Tuesday, October 25, 2011

I'm on YouTube

I just set up a channel on YouTube:


The first video is of the L-1 going through the New Britain Yard crossovers. This was one of the major tests (along with the I-4) to ensure that the layout as designed would work with steam. It does! Not a great video but it works well enough for this. I don't have a tripod for the Droid, but in the future I'll probably use my regular camera.

So I've been gluing down track, adding feeders, and I can now run trains through a complete loop from staging, up the Berlin Line, through New Britain, and back down through staging.

Dick has trimmed the last pieces of the helix, which I'll be picking up this Thursday so I can complete the full mainline. All that will remain is the west side of town, consisting of the Russell & Erwin sidings, Farm Yard, PF Corbin sidings, Fafnir Bearings Sidings, and Stanley Works. I also have to complete the staging tracks and feeders in staging, but all of the key turnouts are installed.

This last week John Pryke, Chris and I pretty much completed our Steam Presentation for the NHRHTA Reunion in November. We still have a few tweaks and work left on it, but I think it's going to be Awesome! It's been a lot of fun, anyhow, and we're psyched. I look forward to seeing many of you there.

Chris and I also had a great visit and dinner with Bill and Cosette Dulmaine. Great stories and fun, and truly wonderful people.

So we've been busy, but it's that time of the year - the fall visit to RPI is the week before the Reunion this year. I wonder if I'll get roped into dispatching again...

Tuesday, October 18, 2011

Testing, testing, and more testing...

I know it's been a while since the last update. Modeling time is coming in very short periods right now. But with a few minutes here and there I've managed to complete a full loop. The Berlin Line is in and fully operational, both helixes work, as does the wye at the bottom of the east helix.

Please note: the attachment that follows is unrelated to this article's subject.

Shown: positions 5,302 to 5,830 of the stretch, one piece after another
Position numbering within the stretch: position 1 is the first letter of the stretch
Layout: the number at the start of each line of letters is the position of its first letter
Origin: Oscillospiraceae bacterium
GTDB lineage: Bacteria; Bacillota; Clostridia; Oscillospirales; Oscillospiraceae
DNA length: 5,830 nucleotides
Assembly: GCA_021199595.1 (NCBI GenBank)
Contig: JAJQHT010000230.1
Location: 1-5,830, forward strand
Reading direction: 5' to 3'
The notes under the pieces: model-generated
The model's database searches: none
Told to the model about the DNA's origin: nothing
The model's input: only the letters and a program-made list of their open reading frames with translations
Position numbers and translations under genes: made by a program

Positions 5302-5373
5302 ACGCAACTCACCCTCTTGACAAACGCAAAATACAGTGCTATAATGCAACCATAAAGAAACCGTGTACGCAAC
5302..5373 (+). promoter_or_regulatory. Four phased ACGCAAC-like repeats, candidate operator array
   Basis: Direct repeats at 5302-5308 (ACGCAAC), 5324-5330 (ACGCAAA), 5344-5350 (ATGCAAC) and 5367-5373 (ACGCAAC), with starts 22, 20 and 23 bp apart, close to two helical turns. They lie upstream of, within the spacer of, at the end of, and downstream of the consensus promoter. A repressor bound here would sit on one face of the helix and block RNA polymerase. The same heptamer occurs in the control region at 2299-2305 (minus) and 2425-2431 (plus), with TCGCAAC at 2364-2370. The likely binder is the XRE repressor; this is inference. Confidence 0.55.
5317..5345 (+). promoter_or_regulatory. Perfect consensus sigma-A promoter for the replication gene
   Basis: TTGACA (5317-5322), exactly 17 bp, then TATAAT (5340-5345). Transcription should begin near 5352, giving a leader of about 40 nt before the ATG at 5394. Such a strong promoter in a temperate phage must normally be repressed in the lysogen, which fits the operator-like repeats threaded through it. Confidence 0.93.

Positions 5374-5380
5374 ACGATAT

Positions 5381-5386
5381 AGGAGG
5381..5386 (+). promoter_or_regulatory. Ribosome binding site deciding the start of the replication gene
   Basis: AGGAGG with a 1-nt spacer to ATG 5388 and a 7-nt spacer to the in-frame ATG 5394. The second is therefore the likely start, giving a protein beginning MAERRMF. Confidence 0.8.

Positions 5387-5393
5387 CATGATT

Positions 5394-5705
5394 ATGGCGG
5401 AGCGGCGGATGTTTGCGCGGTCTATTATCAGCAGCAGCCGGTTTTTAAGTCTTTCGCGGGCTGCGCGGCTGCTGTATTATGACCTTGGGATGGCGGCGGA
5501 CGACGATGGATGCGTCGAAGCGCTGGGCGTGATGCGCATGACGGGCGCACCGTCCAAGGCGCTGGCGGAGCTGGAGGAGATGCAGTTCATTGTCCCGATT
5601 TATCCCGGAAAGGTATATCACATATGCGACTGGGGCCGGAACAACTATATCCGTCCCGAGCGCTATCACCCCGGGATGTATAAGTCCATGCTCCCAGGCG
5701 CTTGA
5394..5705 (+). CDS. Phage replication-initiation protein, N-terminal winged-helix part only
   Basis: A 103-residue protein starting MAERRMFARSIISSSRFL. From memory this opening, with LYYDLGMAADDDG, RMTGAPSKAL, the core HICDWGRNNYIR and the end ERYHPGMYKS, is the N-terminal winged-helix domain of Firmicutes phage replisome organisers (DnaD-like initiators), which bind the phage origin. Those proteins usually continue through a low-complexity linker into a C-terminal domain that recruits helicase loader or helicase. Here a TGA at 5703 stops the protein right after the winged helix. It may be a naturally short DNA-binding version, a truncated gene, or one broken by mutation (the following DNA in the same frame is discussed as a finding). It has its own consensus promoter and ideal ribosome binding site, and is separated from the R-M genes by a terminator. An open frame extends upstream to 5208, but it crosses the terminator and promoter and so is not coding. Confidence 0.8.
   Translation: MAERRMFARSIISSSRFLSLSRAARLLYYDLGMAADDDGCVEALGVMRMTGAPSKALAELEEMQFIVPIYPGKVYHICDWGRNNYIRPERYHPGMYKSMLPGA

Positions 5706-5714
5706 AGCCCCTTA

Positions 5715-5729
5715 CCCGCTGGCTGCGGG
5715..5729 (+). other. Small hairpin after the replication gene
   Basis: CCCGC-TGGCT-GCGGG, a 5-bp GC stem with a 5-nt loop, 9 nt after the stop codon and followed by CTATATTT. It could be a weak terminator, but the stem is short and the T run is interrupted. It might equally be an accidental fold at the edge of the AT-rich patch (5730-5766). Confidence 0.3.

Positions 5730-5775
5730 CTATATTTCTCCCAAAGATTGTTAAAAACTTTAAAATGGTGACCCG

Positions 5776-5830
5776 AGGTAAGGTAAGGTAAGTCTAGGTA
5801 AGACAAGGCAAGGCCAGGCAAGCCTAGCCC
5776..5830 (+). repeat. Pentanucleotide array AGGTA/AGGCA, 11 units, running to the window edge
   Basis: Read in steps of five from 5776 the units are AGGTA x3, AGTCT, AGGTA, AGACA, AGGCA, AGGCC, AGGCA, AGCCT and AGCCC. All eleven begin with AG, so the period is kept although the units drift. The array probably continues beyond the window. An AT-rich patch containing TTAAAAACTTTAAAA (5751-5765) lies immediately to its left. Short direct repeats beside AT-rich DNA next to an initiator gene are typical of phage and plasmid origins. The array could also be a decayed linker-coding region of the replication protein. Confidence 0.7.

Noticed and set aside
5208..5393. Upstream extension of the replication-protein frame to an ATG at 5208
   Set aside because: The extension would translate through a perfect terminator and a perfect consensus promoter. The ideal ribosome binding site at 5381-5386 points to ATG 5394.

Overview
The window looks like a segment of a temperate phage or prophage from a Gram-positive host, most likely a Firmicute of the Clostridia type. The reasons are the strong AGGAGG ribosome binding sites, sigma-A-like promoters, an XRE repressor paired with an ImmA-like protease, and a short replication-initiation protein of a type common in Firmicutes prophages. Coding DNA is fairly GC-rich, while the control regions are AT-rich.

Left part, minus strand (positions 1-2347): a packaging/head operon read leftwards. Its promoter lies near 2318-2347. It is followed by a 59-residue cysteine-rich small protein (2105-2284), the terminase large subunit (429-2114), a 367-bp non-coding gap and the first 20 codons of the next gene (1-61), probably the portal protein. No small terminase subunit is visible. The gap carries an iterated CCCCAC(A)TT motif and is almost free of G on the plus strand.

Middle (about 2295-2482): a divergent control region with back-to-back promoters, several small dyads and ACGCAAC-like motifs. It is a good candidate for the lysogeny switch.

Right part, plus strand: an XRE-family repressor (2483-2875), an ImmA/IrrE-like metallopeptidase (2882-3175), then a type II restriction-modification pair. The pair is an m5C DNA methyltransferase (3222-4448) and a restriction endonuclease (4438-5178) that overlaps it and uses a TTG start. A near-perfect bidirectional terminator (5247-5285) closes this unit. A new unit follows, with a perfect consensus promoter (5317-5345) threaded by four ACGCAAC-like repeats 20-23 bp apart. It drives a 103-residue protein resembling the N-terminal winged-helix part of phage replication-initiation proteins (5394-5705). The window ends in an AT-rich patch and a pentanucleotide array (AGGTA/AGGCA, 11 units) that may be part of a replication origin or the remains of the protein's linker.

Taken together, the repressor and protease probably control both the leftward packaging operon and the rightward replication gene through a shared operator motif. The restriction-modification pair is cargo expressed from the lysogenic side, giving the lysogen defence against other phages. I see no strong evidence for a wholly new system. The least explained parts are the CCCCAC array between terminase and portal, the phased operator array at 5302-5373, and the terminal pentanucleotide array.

Until I get some more feeders installed, I can run a train from Elm Street going east on the Berlin Line and down the helix, all the way through staging, and up the west helix to Main Street.

Testing has commenced, including running a train forward and backward through the entire layout. That works fine. What has found a handful of trouble spots is running the I-4 with two Osgood Bradley cars. Particularly backwards. Fortunately, these trains won't need to run reverse, but it helps determine trouble spots. They even make it up the Berlin Line, which will never see passenger service once the mainline completes the final revolution on the helix.

I have found that the I-4 is a better test than the L-1 due to the 4 wheel pilot truck which can short on the cylinders. I also found that with the J-1 tender I have to use the longer drawbar connection because the cab roof can short on the top of the coal bunker otherwise.

Overall I'm pleasantly surprised at how well the layout runs, particularly with steam.

While I work on completing trackwork, feeders, etc. I will continue to test heavily. The goal is to be able to run every locomotive, with an appropriate train in forward and reverse on the entire mainline and major passing sidings. The industrial areas will be off limits to large steam (as they were on the prototype), but I'll still probably test them to identify the limitations.

The biggest trouble spot, not surprisingly, is the turnout for the exit of the east helix. It wasn't intended, but after I had to rotate the helix I had no other option. After quite a bit of tweaking today it's better, but not 100%. Well, I guess that cars are no longer derailing but I can still tell that the risk is higher there so I'm working to alleviate that.